Eventually, race day arrived on April 5th, 2003. The weather was rather overcast for most of the day, and light rain during the afternoon forced crews to dry the track quickly, but by the time the lights came on, the facility was as ready as it would ever be. 23 drivers had showed up to the circuit, though officials expected somewhere around 30. Jake Hobgood qualified on pole in his #64 Toyota, with the #37 Toyota of Robert Huffman on his outside. Rounding out the top five were the #65 Pontiac of Justin Hobgood (somehow sponsored by a Toyota dealership), the #18 Pontiac of Jay Godley, and the #19 Pontiac of Joey Miller, no relation to the 2005 ARCA runnerup. Danny Bagwell’s #10 Mercury started sixth. Lining up seventh was the #26 Pontiac of T.J. Majors. Majors, who currently works as Joey Logano’s spotter, had met Dale Earnhardt, Jr. while racing online, and Dale had taken Majors under his wing as a sort of protégé. On race day, however, organizers inverted the top four. Jake Hobgood kept his pole position, but now Godley started second, Justin Hobgood remaining third and Huffman dropping to fourth.
Jake Hobgood led the field to the green and quickly took the advantage, though the opening caution on lap two quickly mitigated that. When they resumed, he pulled away again, only to quickly lose it with another caution. This would be a recurring theme throughout the opening laps.
Jake Hobgood ended up leading until an early caution around lap 25 either for Mike McConnell in the #61 crashing out or the #77 of Michael Guerity blowing his car’s clutch. Most of the field pitted, but Eric Wilson and T.J. Majors did not. Wilson led a few laps before running off course in turn three, giving Majors the lead.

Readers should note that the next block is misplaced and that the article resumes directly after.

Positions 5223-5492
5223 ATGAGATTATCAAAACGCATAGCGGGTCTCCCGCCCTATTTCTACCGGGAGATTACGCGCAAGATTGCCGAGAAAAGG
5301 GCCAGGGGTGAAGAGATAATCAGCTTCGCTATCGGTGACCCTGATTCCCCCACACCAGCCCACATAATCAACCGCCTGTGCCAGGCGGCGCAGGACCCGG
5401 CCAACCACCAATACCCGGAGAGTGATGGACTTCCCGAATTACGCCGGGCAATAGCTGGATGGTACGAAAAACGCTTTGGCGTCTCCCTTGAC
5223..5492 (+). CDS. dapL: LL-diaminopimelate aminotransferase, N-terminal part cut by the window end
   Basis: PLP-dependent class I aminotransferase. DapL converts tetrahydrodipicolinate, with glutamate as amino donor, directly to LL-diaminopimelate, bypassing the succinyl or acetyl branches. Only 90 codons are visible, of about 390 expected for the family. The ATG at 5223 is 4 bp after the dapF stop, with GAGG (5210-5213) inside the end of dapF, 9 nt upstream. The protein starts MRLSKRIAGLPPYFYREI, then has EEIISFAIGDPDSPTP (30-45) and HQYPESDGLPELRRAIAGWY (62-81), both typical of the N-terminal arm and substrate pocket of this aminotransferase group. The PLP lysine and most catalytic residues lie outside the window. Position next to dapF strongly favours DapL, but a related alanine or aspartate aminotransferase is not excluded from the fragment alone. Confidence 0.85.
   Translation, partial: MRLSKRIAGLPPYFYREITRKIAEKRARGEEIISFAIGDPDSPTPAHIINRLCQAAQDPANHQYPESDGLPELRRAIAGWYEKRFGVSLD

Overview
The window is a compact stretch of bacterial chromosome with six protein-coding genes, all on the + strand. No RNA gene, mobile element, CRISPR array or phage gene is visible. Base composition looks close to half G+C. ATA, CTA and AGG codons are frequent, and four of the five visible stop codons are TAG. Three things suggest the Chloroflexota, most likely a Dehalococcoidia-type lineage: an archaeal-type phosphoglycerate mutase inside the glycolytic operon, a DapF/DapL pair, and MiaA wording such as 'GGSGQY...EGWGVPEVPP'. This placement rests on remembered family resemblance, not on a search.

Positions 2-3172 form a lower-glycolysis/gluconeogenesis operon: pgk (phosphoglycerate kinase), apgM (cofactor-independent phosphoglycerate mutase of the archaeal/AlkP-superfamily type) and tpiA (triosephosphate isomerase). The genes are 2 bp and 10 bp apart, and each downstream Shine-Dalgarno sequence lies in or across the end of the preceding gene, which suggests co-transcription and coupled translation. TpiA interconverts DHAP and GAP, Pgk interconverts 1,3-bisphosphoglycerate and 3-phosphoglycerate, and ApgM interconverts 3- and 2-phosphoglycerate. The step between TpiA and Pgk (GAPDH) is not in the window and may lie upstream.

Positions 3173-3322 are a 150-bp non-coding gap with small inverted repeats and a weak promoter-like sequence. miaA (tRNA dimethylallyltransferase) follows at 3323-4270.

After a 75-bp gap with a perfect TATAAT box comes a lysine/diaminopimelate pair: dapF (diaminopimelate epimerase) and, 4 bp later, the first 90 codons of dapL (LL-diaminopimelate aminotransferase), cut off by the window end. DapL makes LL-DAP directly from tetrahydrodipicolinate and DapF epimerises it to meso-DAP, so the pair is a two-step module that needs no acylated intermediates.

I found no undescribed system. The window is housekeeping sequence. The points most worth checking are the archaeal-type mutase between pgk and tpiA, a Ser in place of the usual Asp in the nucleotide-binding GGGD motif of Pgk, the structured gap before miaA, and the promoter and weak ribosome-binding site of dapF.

Majors’ lead, however, was cut short on lap 49, when paraplegic driver Raymond Paprota looped his #0 Pontiac on the front chute. Majors and the lapped car of Ned Combs both collided and spun off of turn four, and Combs’ #9 piled into Paprota’s #0. Majors was able to soldier on, but Combs and Paprota were done. The red flag was waved so crews could clean up debris and help the wheelchair-bound Paprota out of his car. Nobody was injured.
Robert Huffman inherited the lead after Majors’ misfortunes, and he would remain up front for several dozen laps. Another caution flew for the #95 of Greg Goodell crashing out around lap 60, and around lap 77, Jake Hobgood brought out another yellow when he ran off course in turn one and collided with a tree. He’d already been in at least one incident during the race after colliding with and spinning out Danny Bagwell a few laps prior, and this just made things worse. Hobgood was all right, but he was out of the race. Danny Snell’s #25 caused yet another yellow around lap 95 when he wrecked out. These were only some of the yellows, as the dirt surface, though it provided an exciting race, also provided a crashfest, littered with fifteen yellow flags.